Sunday, April 30, 2006

Punjabi society

It has been held by the colonial historians that at this time of Islamic invasion the inhabitants of Punjab were descended from earlier groups of foreign invaders—the leftist historians faithfully reproduced these wild theories. The compulsions of both sets of historians have been described earlier. In the case of Punjab they claim that the region was under the rule of Indo-Greeks, the Sakas and Kushans, and finally the Huns in the 6th Century CE. From this they conclude that the poorer sections of these invaders “became” the agricultural classes while the upper section “became” Rajputs.

Now the evolution of the word Rajput and its connection with the resistance against the Islamist onslaught has already been shown previously. The theory of foreigners conveniently “becoming” an Indian community has no basis in fact, since neither the colonial nor the leftist historians bothered to back their claims with actual evidence.

To compare the invaders-becoming-Indian theory with later times we find that the centuries of Islamic invasion left behind a 20% Muslim population in India with a mere 3% claiming definite foreign origin. Moreover according to this theory the earlier invaders adopted the Indian religions and customs and did not forcibly convert Indians to their own customs or ideology; hence their numbers when compared to the Muslim population would be lower still.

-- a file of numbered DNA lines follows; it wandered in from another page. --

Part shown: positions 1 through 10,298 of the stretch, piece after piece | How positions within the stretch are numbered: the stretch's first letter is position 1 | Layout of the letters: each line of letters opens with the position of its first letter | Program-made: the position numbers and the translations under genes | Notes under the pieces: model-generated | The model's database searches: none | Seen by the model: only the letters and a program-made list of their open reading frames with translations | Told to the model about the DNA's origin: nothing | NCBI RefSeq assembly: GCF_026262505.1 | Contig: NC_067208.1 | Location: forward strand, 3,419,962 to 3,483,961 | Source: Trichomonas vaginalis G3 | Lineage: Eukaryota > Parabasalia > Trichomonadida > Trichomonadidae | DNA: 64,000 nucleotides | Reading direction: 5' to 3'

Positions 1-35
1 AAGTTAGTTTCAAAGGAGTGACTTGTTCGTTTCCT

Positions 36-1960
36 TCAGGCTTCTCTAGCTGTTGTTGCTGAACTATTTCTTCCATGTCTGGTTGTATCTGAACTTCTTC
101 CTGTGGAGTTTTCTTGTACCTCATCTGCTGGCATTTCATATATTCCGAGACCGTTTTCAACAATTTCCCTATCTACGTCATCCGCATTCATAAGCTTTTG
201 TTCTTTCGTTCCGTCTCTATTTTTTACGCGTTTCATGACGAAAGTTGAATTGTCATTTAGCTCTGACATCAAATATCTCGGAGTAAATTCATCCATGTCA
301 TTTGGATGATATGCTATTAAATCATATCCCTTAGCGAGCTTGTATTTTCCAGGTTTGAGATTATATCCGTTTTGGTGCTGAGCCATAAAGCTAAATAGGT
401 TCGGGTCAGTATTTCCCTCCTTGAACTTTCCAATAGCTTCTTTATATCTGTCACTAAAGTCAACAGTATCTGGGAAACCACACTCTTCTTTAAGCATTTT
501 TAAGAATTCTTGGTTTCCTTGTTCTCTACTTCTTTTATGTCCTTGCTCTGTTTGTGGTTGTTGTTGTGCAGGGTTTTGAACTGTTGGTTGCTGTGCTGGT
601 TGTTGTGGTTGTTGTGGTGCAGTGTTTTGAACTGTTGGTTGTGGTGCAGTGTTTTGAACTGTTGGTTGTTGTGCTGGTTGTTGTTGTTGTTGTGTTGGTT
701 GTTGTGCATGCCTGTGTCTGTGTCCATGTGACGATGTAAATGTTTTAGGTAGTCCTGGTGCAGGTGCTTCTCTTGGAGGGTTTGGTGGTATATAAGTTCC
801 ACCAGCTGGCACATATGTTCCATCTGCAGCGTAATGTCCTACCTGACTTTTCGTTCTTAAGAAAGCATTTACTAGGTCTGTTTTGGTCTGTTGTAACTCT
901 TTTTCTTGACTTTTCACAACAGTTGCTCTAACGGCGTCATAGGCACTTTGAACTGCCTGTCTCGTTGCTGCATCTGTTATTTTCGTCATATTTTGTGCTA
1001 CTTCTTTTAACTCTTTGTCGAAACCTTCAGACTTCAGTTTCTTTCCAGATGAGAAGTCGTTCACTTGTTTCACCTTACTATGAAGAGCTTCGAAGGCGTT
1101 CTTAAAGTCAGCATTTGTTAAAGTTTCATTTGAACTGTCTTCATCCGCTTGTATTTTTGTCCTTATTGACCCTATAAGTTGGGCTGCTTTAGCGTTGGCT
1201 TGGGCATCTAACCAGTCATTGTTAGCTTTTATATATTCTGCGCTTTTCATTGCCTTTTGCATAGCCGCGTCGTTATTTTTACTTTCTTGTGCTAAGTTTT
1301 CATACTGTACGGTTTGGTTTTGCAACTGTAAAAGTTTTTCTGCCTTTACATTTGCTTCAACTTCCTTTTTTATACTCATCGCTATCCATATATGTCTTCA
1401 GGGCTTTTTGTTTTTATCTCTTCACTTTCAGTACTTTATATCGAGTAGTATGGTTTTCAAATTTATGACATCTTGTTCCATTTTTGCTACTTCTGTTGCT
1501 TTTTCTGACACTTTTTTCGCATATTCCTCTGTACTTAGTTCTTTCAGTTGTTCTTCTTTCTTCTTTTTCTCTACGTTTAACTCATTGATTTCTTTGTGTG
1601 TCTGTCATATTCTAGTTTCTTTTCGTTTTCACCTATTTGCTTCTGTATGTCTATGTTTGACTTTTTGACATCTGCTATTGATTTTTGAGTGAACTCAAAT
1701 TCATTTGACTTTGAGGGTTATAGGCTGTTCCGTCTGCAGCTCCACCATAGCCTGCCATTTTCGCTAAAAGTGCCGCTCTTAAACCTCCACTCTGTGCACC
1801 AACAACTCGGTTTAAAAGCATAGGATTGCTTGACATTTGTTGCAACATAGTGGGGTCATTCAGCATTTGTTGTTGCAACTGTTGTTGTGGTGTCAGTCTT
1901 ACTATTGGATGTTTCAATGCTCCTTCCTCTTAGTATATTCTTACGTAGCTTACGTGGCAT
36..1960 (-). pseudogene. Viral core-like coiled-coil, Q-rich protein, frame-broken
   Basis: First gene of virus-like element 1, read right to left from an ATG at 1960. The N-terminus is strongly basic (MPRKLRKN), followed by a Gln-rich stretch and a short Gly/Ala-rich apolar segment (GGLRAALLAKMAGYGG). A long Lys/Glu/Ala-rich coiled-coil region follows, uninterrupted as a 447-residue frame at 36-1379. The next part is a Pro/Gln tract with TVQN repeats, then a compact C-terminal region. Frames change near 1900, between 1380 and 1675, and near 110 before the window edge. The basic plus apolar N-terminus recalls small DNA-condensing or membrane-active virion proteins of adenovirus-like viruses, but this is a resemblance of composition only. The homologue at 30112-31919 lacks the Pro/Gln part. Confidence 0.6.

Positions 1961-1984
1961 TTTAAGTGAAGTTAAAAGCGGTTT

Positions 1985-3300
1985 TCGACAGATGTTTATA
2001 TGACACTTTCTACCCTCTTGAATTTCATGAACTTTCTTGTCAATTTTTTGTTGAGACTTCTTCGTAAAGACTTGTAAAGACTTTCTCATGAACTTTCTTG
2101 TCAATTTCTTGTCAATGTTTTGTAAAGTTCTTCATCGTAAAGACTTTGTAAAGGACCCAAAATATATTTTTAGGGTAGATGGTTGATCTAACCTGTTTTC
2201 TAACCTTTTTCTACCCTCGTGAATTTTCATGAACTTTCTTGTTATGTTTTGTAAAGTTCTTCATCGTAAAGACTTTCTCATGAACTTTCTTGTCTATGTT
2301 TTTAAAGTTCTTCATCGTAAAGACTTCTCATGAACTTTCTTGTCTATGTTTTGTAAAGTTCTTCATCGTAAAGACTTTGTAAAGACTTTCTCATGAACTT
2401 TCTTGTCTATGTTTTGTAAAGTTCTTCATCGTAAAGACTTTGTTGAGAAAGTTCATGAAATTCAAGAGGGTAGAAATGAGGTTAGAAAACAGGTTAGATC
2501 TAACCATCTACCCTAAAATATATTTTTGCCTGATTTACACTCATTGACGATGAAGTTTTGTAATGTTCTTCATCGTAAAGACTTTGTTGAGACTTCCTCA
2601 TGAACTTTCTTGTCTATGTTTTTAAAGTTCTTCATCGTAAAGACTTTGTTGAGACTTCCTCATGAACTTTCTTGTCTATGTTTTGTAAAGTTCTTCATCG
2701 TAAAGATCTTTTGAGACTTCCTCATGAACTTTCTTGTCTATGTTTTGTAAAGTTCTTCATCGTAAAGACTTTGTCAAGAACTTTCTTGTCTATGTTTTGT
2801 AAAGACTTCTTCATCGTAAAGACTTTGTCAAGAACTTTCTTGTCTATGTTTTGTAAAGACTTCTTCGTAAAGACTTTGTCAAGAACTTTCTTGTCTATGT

The position of the Gujjar and Jat agricultural classes as Indian infantry has been shown above—it seems that after the Islamic invasions they evolved a separate identity from the dominant cavalier Rajputs. The colonial historians added their usual racist twist to this natural development—they claimed that the word Gurjara does not indicate a province but a people. However there are several ancient references to Gurjara as a province covering southwestern Rajasthan and Gujarat. The class divisions among this people gave rise to the latter-day Rajputs, Gujjars, Jats, etc—once again this version does not account for the evolution of the word Rajput from the Vedic texts.

It has been shown above how the Pratihars of Gurjar defended the region from the Arab invaders, captured Kannauj, and later moved into Punjab. The colonial historians reversed this trend, claiming that the foreign-origin Gurjars “moved in” with the Huns[1] and first settled in Punjab before “moving down” into Rajasthan! As evidence they point to the Gujjar cattle-herders living in Punjab and the neighboring regions but speaking their own Gojri language, which has great similarities to Rajasthani.